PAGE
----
New Commander Chosen for Oklahoma Bombing Investigation
WASHINGTON (AP) _ The FBI named a new on-scene commander for the Oklahoma City bombing case Thursday as it prepared for ``a longer-term investigative commitment.″
Dan A. Defenbaugh, 43, who was assistant special agent in charge of the FBI’s Mobile, Ala., office until his recent appointment as an inspector at headquarters, will take over as inspector in charge of the FBI’s day-to-day command structure in Oklahoma City.
The other major federal investigative agency, the Treasury’s Bureau of Alcohol, Firearms and Tobacco, has named Chris Cuyler, assistant special agent in charge of its New York office, to manage its work on the case in Oklahoma City.
The Justice Department is still reviewing candidates for lead prosecutor in the case to take over from Merrick Garland, the principal associate deputy attorney general, who was sent from Washington the day after the bombing to head the federal team in Oklahoma City.
More than two dozen federal prosecutors have volunteered for the job and more than half a dozen have been interviewed for it. There remained a remote possibility Garland, a key department manager, might stay on.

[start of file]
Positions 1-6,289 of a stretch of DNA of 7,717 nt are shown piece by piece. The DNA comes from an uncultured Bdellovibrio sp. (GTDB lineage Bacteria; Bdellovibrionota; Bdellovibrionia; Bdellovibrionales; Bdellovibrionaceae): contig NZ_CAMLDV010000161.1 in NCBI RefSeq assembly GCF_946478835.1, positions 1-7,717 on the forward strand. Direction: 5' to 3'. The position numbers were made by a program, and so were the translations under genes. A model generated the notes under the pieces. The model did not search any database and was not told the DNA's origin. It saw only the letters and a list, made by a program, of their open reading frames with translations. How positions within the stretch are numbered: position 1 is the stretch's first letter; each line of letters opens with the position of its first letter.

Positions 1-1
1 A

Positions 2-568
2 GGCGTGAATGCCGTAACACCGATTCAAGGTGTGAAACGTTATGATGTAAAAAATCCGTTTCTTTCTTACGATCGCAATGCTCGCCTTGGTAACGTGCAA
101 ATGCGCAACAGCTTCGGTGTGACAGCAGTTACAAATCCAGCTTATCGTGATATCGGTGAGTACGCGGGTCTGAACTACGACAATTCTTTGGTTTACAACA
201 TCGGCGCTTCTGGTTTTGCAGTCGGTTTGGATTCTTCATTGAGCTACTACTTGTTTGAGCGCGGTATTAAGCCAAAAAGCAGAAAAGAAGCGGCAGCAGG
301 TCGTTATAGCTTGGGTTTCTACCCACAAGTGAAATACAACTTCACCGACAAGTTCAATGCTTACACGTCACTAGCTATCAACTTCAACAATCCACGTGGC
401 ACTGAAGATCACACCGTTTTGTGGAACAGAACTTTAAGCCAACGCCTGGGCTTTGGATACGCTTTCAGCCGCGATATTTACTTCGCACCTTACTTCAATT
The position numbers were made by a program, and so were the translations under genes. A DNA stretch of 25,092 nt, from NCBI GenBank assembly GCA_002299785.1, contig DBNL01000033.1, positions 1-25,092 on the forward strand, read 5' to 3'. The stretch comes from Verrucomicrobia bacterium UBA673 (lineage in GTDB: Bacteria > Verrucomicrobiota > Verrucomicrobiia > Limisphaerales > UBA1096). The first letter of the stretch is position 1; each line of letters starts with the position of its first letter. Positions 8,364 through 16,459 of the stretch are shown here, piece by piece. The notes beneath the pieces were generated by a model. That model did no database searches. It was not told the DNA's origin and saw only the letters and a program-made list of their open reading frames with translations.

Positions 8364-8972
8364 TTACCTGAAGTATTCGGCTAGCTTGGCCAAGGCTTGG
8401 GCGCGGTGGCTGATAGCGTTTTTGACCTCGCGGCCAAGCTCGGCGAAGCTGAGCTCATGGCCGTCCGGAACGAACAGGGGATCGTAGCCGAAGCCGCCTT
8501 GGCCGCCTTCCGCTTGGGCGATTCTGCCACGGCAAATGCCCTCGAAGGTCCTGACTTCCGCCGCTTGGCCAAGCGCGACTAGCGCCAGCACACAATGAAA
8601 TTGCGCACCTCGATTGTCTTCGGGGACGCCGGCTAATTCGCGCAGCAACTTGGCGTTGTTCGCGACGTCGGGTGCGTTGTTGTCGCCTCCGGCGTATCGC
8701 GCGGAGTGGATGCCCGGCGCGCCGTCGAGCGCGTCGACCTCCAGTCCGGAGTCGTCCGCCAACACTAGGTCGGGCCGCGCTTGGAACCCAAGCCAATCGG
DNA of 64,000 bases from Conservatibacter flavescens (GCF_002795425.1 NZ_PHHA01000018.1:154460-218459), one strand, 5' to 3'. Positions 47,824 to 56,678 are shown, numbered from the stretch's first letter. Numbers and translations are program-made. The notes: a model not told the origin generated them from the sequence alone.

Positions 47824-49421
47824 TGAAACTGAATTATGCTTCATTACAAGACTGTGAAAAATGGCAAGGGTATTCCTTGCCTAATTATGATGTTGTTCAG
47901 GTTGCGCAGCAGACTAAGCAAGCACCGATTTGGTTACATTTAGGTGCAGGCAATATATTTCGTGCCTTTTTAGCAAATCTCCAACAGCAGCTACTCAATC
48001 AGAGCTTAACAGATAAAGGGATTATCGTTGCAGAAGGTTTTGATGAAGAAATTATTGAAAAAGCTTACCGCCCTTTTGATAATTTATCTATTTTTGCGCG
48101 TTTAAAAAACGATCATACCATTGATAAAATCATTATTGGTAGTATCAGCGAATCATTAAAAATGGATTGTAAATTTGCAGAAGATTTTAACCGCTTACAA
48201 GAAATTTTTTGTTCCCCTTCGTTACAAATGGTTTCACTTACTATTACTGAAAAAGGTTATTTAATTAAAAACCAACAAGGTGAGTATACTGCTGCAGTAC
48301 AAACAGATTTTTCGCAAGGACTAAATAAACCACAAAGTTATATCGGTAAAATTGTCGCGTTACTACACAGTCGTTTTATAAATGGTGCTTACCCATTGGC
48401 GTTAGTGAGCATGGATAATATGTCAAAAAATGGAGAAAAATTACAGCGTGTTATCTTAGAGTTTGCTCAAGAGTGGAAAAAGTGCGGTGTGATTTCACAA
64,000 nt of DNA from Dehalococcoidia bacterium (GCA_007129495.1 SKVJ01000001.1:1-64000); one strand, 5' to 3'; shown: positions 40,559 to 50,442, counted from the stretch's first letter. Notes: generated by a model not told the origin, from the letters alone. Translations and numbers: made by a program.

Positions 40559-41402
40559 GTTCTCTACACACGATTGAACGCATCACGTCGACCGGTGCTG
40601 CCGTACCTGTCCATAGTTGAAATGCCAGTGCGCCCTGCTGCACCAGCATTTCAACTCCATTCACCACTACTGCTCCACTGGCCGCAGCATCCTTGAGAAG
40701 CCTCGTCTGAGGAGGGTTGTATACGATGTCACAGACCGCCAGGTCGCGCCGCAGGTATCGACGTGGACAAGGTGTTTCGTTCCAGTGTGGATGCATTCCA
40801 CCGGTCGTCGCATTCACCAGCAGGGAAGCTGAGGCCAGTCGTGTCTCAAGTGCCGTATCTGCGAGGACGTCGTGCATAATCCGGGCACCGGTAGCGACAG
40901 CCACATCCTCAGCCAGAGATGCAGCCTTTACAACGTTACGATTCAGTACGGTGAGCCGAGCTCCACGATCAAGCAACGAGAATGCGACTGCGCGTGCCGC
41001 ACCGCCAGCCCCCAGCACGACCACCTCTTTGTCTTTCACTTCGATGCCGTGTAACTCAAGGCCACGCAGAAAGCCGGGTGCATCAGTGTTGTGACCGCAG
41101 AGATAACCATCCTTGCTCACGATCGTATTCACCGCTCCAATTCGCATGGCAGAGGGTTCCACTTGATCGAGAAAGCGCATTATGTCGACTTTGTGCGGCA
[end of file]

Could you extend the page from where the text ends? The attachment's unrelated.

Two ex-Army buddies, Timothy McVeigh and Terry Nichols, have been charged in the case, but investigators say they are settling in for a painstaking search for between two and four other suspects. One object of this search has been dubbed John Doe 2 and has been portrayed in three sketches drawn from witness accounts.
A veteran investigator and manager of violent crime, terrorism and bombing cases, Defenbaugh is an FBI-certified bomb technician and has traveled to more than 20 countries on international terrorism matters. In 1983, he received the attorney general’s award for excellence in law enforcement.
Weldon L. Kennedy, who has led the FBI’s crisis management team in Oklahoma City since April 19, will return to his duties as head of the FBI’s Phoenix office, where a major portion of the investigation of McVeigh’s background has been conducted. He will remain as overall field commander and provide guidance for the nationwide investigation.
The new structure is similar to that used in previous long-term investigations, such as the 1989 mail bombings in the South that killed a federal appellate judge and a civil rights lawyer.
``We will not rest until this crime against humanity is resolved,″ said FBI Director Louis J. Freeh.